Douglas G. Price, Key Project Leader of the Snowy Mountains Hydroelectric Power Scheme, Dies at Age 87

August 26, 2014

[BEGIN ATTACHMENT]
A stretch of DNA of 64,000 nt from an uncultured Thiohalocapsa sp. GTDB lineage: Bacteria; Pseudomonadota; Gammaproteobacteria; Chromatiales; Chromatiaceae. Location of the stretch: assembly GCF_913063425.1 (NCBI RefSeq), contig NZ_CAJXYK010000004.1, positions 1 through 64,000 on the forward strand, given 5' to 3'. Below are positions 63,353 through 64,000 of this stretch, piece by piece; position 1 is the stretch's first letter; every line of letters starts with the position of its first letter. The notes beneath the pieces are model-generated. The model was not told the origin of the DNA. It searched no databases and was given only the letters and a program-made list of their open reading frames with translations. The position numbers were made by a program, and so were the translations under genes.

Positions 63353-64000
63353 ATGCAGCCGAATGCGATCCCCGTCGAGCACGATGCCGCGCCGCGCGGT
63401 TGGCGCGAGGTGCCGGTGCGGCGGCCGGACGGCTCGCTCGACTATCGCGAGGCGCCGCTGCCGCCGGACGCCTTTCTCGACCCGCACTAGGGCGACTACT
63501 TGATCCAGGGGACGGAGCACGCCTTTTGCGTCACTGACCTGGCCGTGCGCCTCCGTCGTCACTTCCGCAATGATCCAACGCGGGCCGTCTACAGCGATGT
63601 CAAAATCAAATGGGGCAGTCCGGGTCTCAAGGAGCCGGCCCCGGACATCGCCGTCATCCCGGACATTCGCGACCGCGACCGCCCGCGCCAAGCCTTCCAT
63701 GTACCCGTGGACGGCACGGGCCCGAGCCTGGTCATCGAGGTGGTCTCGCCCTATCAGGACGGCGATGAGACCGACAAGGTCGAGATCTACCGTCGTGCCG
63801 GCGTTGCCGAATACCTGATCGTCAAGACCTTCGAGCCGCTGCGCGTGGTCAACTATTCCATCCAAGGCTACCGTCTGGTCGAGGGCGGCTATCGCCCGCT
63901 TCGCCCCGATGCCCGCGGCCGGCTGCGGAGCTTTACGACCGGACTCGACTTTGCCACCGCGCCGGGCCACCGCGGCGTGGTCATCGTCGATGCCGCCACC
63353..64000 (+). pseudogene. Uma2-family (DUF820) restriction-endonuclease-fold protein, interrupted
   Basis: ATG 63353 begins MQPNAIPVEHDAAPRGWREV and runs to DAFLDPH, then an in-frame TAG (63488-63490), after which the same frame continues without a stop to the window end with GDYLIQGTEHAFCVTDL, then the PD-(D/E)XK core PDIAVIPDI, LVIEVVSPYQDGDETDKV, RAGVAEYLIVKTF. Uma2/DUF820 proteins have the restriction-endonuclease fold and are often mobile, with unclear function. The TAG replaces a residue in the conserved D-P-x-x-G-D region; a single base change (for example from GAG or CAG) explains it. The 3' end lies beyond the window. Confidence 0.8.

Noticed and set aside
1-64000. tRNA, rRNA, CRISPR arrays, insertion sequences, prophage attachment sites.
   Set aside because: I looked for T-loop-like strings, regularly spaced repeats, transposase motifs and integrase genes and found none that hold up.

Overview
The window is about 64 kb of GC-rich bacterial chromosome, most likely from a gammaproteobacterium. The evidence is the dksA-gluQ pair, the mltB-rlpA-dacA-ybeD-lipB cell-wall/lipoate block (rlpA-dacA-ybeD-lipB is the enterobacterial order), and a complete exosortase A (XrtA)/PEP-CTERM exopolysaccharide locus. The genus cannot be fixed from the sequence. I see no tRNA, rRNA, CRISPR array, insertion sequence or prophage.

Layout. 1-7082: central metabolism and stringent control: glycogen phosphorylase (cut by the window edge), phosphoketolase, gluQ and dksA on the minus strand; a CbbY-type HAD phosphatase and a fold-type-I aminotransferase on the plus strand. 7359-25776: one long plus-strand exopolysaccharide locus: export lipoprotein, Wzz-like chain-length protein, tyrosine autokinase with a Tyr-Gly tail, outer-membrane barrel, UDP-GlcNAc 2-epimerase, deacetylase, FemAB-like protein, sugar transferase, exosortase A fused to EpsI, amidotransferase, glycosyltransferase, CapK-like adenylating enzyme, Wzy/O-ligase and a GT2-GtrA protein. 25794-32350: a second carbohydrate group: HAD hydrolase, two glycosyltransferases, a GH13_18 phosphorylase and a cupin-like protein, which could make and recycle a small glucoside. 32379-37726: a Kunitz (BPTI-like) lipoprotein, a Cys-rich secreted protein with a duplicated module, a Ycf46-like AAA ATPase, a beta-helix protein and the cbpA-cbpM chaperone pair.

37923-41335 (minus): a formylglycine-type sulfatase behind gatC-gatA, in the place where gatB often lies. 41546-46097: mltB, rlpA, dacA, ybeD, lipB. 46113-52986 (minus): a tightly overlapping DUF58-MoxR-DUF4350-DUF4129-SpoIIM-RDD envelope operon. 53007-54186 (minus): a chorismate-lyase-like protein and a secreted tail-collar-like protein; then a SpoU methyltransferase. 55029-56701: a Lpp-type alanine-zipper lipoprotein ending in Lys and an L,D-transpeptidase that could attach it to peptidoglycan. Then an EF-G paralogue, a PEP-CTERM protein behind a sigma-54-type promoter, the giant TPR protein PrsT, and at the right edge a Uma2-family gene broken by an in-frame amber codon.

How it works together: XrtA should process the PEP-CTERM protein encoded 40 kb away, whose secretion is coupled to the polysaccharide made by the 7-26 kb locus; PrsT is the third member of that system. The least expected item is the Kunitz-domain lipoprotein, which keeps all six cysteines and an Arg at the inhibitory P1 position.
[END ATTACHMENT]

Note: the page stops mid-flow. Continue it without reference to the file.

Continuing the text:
Douglas G. Price, F.ASCE, who was a key project leader on the 23-year, $1 billion-plus hydroelectric project in Australia known as the Snowy Mountains Scheme, and the first CEO and managing director of the Snowy Mountains Engineering Co., died on July 10 at the age of 87. Located in Australia’s southeast, Snowy Mountains was one of the world’s largest and most intricate multipurpose water projects. Generating more than 4,000 megawatts of power before releasing the water to irrigate the continent’s dry interior, the massive project included the construction of 17 large dams, 145 kilometers of tunnels, 2,000 kilometers of roads, and 80 kilometers of aqueducts. The project, which began in 1950 and involved work by more than 100,000 workers from 30 countries, has been identified as an ASCE international historic civil engineering landmark and was named by the Engineering News-Record as one of the world’s Top 125 projects over the previous 125 years. Born in Campbelltown, New South Wales, on February 9, 1927, Price received his bachelor’s degree from the University of Sydney in 1950. Following graduation, he worked for a short time in the U.S. with contractors who had built the Boulder and Hoover dams before he took a job as an engineer in Australia with the Snowy Mountains Hydroelectric Authority. Price was then asked to join the first of several Australian government overseas aid projects that included construction of large dams on the Mekong River in Cambodia and road-building in Thailand. He was named the authority’s assistant commissioner in 1967 before becoming assistant director in 1970. Five years later he became the first CEO and managing director of the newly formed Snowy Mountains Engineering Co. (SMEC), a government-owned firm that specialized in water, power, and road engineering. He retired from SMEC in 1988 and became managing partner with D.G. & E.F. Price Consulting Services until his recent death. Price, who was a fellow with the Australian Academy of Technological Sciences and Engineering, earned Australia’s highest engineering award, the Peter Nicol Russell Memorial Medal Career Achievement Award in 1984.

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